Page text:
Thursday, December 3, 2009

Everything Good For You Is Bad for You, Or, Everything Bad For You Is Good For You, Or, FML

Here is the thing about cancer. Many things cause it. And many things prevent it. But there is a surprising overlap in the things that both cause and prevent cancer. Alcohol? Everyone knows that that's bad for you. But, wait. Alcohol can also prevent cancer? You betcha! Becoming a mother late in life causes cancer. But, um, er, it also prevents it. Cell phones definitely cause cancer. Except when they don't. And my personal fave (because I ingest more of it than the average bear), soy causes and does not cause cancer. (In fact, here is a handy guide--called Kill or Cure?--to all the things that allegedly cause or prevent, or sometimes do both simultaneously, cancer, as reported in London's Daily Mail newspaper.)

Now mammograms, those critical diagnostic tests that I so emotionally lobbied for access to, are on the shit list. According to the New York Times, "For young women who have a high risk of breast cancer because of genetic mutations or family history, the radiation from yearly mammograms may make the risk even higher." So, wait. Let me get this straight. You're telling me that the test I would need (were I not undergoing prophylactic surgery) to save my life could actually kill me? Yep. According to the Times, "The report is particularly troubling because it suggests that the very women who are told they need mammograms most may also be the most vulnerable to harm from them." Troubling? Understatement of the year.

All of this serves to illustrate my general point: we're damned if we do, damned if we don't. As a carrier of the breast cancer gene, I have two basic options: closely monitor my breasts or cut them off. The first option presupposes the safety of the very screening techniques that would, theoretically, find any cancer at a curable stage; but what happens when all that screening actually contributes to, and possibly causes, the cancer it's supposed to find? In making my decision to have surgery, I had to weigh the heavy physical toll of altering my body against the heavy emotional toll of uncertainty and anxiety. And I found that, for me at least, I'd rather suffer brief physical pain (followed by emotional peace) than live a life in existential turmoil. Furthermore, I came to realize that the surveillance techniques available to me were not foolproof (and now, apparently, they aren't even safe) and that in order to definitely reduce my risk, I'd have to have surgery.

That surgery is now 15 days away. And the choice that brought me to this point, I'm beginning to realize, is more and more impossible. I was flipping through a book on the checkout counter of Urban Outfitters last night called Would You Rather, featuring absurd questions like "Would you rather fight Mike Tyson or talk like him?" And it's funny because we can think, "Man, it would suck to either fight or talk like Mike Tyson, so how about neither," chuckle, and then close the book. But when you are facing your own version of this--"Would you rather live you life in fear of developing breast cancer, which you have a 90% chance of getting, or cut off your breasts to lower your risk to less than 5%?"--we can't say, "Sucks to be that woman," because we are than woman. But our choice is so comically absurd, our dilemma so strange, when we make a decision, we're fucked either way. Life isn't going to be all rainbows and puppy dogs and champagne after my surgery: I'm not going to have boobs anymore. But if I were to keep my boobs, life wouldn't be rainbow-puppy dog-champagne-filled, either. It would be filled with worry and tests and worry about those tests. The point is, whatever the choice, you get things and you give things up. Either way, your life is irrevocably changed.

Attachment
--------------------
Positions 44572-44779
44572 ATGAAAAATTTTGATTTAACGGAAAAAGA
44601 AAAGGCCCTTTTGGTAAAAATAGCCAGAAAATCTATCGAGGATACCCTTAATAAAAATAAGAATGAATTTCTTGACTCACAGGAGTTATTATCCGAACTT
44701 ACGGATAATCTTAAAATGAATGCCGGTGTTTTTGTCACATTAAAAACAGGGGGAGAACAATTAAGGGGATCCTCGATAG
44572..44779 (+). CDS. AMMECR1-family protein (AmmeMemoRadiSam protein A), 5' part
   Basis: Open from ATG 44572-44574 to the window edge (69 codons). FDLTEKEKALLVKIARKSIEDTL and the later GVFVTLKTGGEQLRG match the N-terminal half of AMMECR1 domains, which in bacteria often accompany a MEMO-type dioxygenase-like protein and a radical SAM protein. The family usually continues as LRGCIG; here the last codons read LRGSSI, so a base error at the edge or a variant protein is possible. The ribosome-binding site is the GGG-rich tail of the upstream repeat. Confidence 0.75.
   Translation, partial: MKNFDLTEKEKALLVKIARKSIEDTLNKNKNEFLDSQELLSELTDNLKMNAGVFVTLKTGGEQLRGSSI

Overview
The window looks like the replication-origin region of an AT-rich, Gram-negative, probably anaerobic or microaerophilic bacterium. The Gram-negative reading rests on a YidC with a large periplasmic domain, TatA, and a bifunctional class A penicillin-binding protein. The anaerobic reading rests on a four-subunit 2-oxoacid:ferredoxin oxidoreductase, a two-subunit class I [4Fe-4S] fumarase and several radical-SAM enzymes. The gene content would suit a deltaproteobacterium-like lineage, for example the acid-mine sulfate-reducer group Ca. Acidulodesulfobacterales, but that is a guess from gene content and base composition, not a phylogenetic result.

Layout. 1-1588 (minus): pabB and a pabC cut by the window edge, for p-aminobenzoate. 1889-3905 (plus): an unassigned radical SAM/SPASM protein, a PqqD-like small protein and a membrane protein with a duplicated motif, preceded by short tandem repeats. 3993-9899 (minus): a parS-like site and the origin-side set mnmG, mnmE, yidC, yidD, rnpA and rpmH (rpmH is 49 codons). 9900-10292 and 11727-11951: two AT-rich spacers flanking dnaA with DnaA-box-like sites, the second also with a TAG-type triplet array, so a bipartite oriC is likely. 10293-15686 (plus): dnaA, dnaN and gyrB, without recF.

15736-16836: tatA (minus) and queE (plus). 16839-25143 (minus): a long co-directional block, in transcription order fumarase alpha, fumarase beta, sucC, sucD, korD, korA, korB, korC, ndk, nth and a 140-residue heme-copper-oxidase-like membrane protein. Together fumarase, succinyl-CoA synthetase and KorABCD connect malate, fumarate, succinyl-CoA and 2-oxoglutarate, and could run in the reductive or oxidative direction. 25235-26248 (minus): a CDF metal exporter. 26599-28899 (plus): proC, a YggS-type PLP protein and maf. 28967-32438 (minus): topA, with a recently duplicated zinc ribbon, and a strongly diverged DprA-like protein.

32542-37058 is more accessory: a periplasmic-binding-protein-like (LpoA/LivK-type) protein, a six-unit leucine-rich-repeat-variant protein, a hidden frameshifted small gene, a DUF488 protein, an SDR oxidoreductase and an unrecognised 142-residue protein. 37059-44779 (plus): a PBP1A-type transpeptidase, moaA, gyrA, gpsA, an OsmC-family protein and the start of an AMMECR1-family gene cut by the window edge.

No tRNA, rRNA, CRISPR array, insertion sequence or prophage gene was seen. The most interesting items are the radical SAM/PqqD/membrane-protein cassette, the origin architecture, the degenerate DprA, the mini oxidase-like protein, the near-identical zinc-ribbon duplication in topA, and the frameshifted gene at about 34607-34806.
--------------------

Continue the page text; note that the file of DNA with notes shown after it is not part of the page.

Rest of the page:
Given these latest findings, I'm glad I'm having surgery. But I'm dreading the study that comes out and suggests that PBMs, which we all know should prevent cancer, actually cause it. Hopefully that'll never happen. But given the precedent, it probably will. FML


  1. I figure that once upon a time I was an ocean / But now, I'm a mountain range. / Something unstoppable, set into motion / Nothing is different, but everything's changed. (Paul Simon)


  2. It's a crap-shoot, isn't it? I'm with you though (and many others!), better to battle this thing before it shows up in the first place, which so many of us feel it undoubtedly will. Also, it doesn't hurt that mastectomies have come so far, reconstruction isn't what it used to be. No, they aren't as good as the real things, but at least they won't try to kill us.

    Will be thinking of you on the 18th..

  3. Steph, it seems like a mutant's primary task in life is to figure out the lesser of the evils. I firmly believe that prophylactic surgery is basically evil but cancer is more evil still so there it is. As for trying to figure out what does and doesn't cause cancer, well, I blogged about this too -

    Good luck on the 15th. I'm thinking of you these days.



  4. Ha! It's internet short hand for fuck my life. It's tongue-in-cheek and useful for Facebook status updates about traffic, annoying coworkers, etc.

  5. Nice post on the mammogram catastrophe. Did you see this? The Advocate (among other lesbian-friendly media) has taken a stand against the ACS's new recommendations, on the grounds that they (further) limit women's access to routine care.
    Thinking about you a lot. Hang in there, kitten!

  6. I loved reading this post. Cancer is the bane of my family. My sister is on her third reconstructive surgery now. We are all terrified of what we eat and don't eat and there's just so much information out there. I give up! How are we supposed to figure out what's killing us? Should we really know? It's about to make my head explode.